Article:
Sunday, 18 April 2010

Some MS-related News from the AAN in Toronto

[P02.155] The Cellular Immune Response Against Epstein-Barr Virus in Multiple Sclerosis and Cross-Reactivity with Brain Antigens
J. William Lindsey, Landon M. Hatfield, Houston, TX

The cellular immune response against EBV is similar in PwMS and controls; with no evidence of cross-reactivity between EBV and brain antigens.

[S31.003] Evaluation of the Incidence of Anti-JCV Antibodies in a Cohort of Natalizumab-Treated MS Patients
Leonid Gorelik, Sarah Bixler, Michaela Lerner, Ewa Wilson, Anne Cheung, Ling Ling Chen, Melissa Berman, Mary Crossman, Ken Simon, Brian Schlain, Susan Goelz, Meena Subramanyam, Cambridge, MA

Classification of MS patients as sero-negative or sero-positive with respect to previous JC virus exposure is possible with a new assay. Thirteen out of 13 patients who developed PML all had evidence of prior infection with JCV, as measured by the presence of anti-JCV antibodies. This assay will help stratify patients into high and low risk groups and modify the risk for individual subjects; those with positive antibodies will have double the risk of getting PML (this is based on the observation that ~54% of subjects in the original natalizumab trial were sero-positive. The corollary to this is that subjects seronegative have a very low risk of getting the disease.

[P05.047] The Kinetics of CSF Lymphocyte Recovery after Cessation of Natalizumab in Patients with Multiple Sclerosis
Adil Javed, Chicago, IL, Howard Rossman, Farmington Hills, MI, Anthony Reder, Chicago, IL

After stopping natalizumab treatment CSF lymphocytes counts may recover within 3 months. This implies that immune surveillance is restored shortly after cessation of natalizumab therapy and coincides with observation that IRIS in the setting of natalizumab-associated PML also occurs at this time-point unless hastened by plasma exchange.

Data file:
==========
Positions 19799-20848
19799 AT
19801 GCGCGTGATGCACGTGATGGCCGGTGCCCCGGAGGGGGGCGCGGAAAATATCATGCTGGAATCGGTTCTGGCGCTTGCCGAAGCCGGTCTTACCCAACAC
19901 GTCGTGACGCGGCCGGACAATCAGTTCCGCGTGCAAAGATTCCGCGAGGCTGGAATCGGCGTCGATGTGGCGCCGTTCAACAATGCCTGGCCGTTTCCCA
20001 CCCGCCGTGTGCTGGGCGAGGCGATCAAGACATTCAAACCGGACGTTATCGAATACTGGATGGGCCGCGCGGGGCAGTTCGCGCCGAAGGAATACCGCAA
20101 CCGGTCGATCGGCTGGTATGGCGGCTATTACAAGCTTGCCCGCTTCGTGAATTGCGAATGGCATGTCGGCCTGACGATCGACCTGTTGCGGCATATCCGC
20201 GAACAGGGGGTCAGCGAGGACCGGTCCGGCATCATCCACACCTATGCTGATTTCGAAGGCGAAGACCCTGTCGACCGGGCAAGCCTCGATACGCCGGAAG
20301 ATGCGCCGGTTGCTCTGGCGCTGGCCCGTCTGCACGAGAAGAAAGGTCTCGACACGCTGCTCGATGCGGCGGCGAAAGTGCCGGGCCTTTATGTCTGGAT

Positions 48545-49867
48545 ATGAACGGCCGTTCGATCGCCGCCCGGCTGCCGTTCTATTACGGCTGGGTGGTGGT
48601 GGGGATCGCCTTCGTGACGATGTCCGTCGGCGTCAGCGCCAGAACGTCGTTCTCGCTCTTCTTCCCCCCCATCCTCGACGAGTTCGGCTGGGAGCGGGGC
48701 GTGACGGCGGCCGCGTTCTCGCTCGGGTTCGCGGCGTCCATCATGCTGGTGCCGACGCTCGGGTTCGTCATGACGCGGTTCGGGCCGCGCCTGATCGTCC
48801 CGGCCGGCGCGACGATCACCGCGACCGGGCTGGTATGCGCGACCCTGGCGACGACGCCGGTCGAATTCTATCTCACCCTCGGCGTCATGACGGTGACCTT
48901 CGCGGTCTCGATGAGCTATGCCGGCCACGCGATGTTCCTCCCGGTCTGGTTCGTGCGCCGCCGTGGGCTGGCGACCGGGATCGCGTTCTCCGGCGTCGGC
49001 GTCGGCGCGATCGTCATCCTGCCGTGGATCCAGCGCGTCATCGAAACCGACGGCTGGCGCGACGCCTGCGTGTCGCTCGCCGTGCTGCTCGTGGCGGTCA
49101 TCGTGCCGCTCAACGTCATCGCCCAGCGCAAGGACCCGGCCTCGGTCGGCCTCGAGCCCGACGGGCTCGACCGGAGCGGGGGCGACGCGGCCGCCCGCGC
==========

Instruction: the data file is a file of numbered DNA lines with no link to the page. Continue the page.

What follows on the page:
[S31.002] Effects of Natalizumab Treatment on the Presence of JC Virus DNA in Blood or Urine in Multiple Sclerosis Patients
Richard Rudick, Solon, OH, Paul O'Connor, Toronto, ON, Canada, Chris Polman, Amsterdam, The Netherlands, Andrew Goodman, Rochester, NY, Soma S. Ray, Stephanie Jurgensen, Cambridge, MA, Susan Goelz, Portland, OR, Fiona Forrestal, Maidenhead, Berkshire, United Kingdom, Leonid Gorelik, Alfred Sandrock, Cambridge, MA

Cross-sectional and longitudinal testing in a large cohort of MS patients demonstrates that there is no substantial change in the presence of JCV DNA in the plasma, whole blood or urine with natalizumab treatment. Less than 1% (4 out of 1397) patients had JCV DNA in their blood, which did not predict the occurrence of PML. In addition, in cases that developed PML plasma samples were negative prior to diagnosis. This study and other recent studies seriously calls into question the validity of the results of other smaller studies suggesting that natalizumab increases peripheral blood and urine JCV detection rates. From a practical perspective we cannot use plasma, peripheral blood or urine JCV DNA detection to predict PML risk in natalizumab-treated patients. Will this study end the debate? Please watch this space.

[P05.036] Long-Term Follow-Up of Immune Thrombocytopenia after Treatment of Multiple Sclerosis Patients with Alemtuzumab in CAMMS223
Edward Fox, Round Rock, TX, N. A. on Behalf of the CAMMS223 Study Group

Cutaneous symptoms of ITP went unrecognized in the 1st case until onset of a fatal cerebral haemorrhage. Five other cases were subsequently diagnosed with ITP with onset between 1.5 and 16 months after alemtuzumab. In one case ITP resolved without treatment. In 2 cases, remission was achieved with corticosteroid treatment alone and in the other 2 patients following treatment with rituximab cycle. On balance these results suggest that ITP is a manageable side effect of alemtuzumab provided it is detected and treated early.

[P04.213] Alemtuzumab Reduces Disease Progression in RRMS: Long-Term Results of the CAMMS223 Trial
Omar Khan, Detroit, MI, N. A. on Behalf of the CAMMS223 Study Group

At year 4: (1) 77% of alemtuzumab-treated patients were relapse–free compared to 49% of IFNB-1a-treated patients; (2) 91% of alemtuzumab-treated patients were disease progression free vs. 68% of IFNB-1a patients (p<0.001); (3) 71% of alemtuzumab patients were clinically disease-free v. 35% for IFNB-1a at year 4 (p<0.001). A treatment effect at year 4 in patients who only completed 2 annual cycles of alemtuzumab during the first 12 months supports the strategy of aggressive induction therapy in early MS. No wonder PwMS want this drug.

2 comments:

  1. Please see :
    http://www.webmd.com/multiple-sclerosis/news/20100415/experimental-ms-drug-outperforms-standard-treatment

    particularly the 'caveat' at the end: "If patients got worse in the first few years, they were eliminated from the study," Coles says.

    Doesn't this make the entire study worthless!

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  2. Not at all the study was not powered to look at this issue. We need to wait for the results of the phase 3 studies and their extensions studies before drawing any conclusions.

    I am still of the opinion that Alemtuzumab is the most effective therapy we have for MS; the problem is will PwMS be prepared to accept the risk associated with the treatment?

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